I’m too old to have my teeth straightened. Not true — teeth can be straightened at any age, not just during childhood or adolescence. If anything would prevent orthodontic treatment it would be the state of your oral and general health, not your age. Your teeth’s supporting bone must be reasonably sound and healthy; likewise, systemic problems like bleeding disorders, leukemia and uncontrolled diabetes can make orthodontics difficult. But if you and your mouth are reasonably healthy, you can have your teeth straightened.

It’s too much to spend just to look better. Yes, orthodontic treatment can transform your smile — but it can also improve your oral health. Misaligned teeth are harder to keep clean, increasing the risks for tooth decay and periodontal (gum) disease; they also don’t work well together so chewing is more difficult. By correcting your bite, you can reduce your chances of dental disease and improve overall mouth function.

I’d look silly at my age in braces. Self-consciousness about wearing these traditional appliances is common at any age. It’s understandable — the glint of metal is the first thing people see when you smile. But there’s a good chance you may be able to wear an alternative appliance that’s barely noticeable: clear aligners. These are a series of removable, clear plastic trays that you wear in sequence to gradually move your teeth. Not only are they less noticeable than braces, you can take them out for special occasions.

Don’t let these or other excuses keep you from a more attractive smile and healthy mouth. Visit your dentist for an examination to see if orthodontics can work for you.

If you would like more information on transforming your smile through orthodontics, please contact us or schedule an appointment for a consultation. You can also learn more about this topic by reading the Dear Doctor magazine article “Orthodontics for the Older Adult.”

ClosingtheGapBetweenFrontTeethCanCreateaMoreAttractiveSmile

Many otherwise attractive smiles have one noticeable blemish — a large gap between the two upper front teeth. If you have such a gap, there’s a solution that could transform your smile.

The most likely reason for the gap is an issue with a bit of muscle tissue between the gums and upper lip known as the frenum, part of the face’s muscular system. The frenum, though, can overdevelop and grow between the two front teeth into the front part of the palate (roof of the mouth). This can keep or push the teeth apart to form a gap.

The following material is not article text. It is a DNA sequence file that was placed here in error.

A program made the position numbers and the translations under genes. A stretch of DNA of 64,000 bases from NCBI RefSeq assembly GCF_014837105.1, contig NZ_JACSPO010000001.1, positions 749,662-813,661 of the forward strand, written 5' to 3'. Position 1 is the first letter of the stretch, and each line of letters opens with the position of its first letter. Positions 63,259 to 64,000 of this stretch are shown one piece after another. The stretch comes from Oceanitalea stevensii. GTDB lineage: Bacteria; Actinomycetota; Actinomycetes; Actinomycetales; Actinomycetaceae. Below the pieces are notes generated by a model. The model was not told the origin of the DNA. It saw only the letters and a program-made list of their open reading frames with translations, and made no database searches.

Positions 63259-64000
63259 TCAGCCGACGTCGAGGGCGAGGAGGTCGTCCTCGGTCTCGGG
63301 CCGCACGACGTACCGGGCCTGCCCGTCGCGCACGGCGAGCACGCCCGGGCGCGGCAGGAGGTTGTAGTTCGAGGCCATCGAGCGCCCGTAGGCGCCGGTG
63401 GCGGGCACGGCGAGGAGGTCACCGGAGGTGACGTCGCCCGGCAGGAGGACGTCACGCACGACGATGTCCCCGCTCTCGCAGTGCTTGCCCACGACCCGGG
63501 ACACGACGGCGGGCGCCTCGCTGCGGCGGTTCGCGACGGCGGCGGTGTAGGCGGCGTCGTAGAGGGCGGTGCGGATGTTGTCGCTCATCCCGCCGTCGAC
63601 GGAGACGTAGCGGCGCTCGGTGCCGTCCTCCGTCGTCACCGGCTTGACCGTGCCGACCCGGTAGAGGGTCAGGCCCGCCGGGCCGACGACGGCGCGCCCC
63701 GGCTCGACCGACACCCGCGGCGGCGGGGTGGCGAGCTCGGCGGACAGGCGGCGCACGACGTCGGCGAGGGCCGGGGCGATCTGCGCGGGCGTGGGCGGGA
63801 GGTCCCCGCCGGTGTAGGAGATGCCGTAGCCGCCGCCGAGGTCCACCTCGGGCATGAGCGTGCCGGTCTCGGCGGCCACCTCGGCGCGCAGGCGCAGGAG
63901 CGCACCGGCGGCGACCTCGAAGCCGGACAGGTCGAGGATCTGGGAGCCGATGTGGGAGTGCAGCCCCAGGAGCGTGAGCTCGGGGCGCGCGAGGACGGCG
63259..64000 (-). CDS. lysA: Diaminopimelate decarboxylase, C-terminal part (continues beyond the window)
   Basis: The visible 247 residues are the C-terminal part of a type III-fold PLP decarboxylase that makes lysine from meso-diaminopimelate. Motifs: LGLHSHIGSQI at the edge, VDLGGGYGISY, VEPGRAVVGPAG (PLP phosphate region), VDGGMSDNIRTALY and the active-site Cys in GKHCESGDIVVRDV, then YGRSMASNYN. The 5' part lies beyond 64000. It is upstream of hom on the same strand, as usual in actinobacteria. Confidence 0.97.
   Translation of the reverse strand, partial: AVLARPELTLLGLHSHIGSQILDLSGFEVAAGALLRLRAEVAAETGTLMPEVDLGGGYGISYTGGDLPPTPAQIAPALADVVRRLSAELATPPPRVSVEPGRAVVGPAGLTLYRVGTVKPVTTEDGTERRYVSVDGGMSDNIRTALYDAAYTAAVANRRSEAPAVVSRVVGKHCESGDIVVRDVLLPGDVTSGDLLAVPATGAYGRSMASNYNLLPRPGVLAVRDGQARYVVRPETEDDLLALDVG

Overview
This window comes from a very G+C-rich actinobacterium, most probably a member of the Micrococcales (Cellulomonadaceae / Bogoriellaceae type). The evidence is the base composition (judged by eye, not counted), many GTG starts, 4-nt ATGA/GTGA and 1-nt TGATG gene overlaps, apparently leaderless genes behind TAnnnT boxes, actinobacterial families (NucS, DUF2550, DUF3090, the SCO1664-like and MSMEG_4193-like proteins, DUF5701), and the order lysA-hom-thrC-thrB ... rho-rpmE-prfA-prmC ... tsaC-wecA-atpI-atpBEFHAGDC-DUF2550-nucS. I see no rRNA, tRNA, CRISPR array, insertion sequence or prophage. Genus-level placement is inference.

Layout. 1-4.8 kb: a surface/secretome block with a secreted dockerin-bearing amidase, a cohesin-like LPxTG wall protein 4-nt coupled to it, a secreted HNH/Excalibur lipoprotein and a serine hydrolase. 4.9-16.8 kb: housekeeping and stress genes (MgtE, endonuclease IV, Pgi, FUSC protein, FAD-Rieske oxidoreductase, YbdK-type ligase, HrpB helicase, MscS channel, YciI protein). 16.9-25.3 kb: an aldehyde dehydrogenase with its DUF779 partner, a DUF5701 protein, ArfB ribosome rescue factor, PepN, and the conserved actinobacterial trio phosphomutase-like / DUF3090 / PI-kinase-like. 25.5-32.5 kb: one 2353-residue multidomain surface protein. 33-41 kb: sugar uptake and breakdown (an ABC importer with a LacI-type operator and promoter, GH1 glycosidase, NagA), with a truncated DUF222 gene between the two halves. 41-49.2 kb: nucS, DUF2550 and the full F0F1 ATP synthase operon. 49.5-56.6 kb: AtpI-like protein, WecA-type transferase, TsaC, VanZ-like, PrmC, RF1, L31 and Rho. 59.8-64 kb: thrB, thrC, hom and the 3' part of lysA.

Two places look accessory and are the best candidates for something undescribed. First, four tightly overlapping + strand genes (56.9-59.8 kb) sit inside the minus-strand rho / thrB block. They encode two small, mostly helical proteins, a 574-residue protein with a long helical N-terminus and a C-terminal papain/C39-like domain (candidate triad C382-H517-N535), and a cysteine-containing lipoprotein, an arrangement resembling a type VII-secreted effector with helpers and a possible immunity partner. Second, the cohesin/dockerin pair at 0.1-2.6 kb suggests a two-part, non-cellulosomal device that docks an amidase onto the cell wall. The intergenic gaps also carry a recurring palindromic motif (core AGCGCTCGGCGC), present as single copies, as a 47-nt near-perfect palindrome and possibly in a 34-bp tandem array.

To correct the issue, it’s first necessary to consult with an orthodontist, a specialist in bites and tooth alignment. It’s possible for there to be other factors contributing to the spacing including tongue thrusting or finger sucking habits, or missing or misaligned teeth. If the examination reveals an overly large frenum, then the treatment usually commences in two stages.

First, we would need to close the gap by the moving the teeth toward each other with some form of orthodontic appliance like braces or clear aligners. Once closed, the next stage would be to surgically remove the excess frenum tissue and cosmetically alter the gums if necessary.

The order of treatment is important — if you remove the frenum tissue first, any resulting scar tissue could prevent closing the gap with orthodontics. Further, cosmetic surgery on the gums beforehand could result in the loss of the papillae, the small triangular gum tissue between teeth, which results in an unattractive “black” hole.

A frenectomy, the procedure to remove the excess frenum, is a relatively minor procedure that can be performed by a periodontist (gum specialist), oral surgeon, or a general dentist with surgical training. The area is numbed with a local anesthetic, the tissue dissected with a small scalpel, and the resulting small wound closed with a few stitches (another option is to use a surgical laser to remove the frenum). Healing should be complete in about a week with only minor discomfort.

Depending on your individual circumstance, full treatment can take time. But in the end these otherwise routine dental procedures can have a huge impact — a more attractive smile without the noticeable gap.

If you would like more information on treating abnormal teeth spacing, please contact us or schedule an appointment for a consultation. You can also learn more about this topic by reading the Dear Doctor magazine article “Space between Front Teeth.”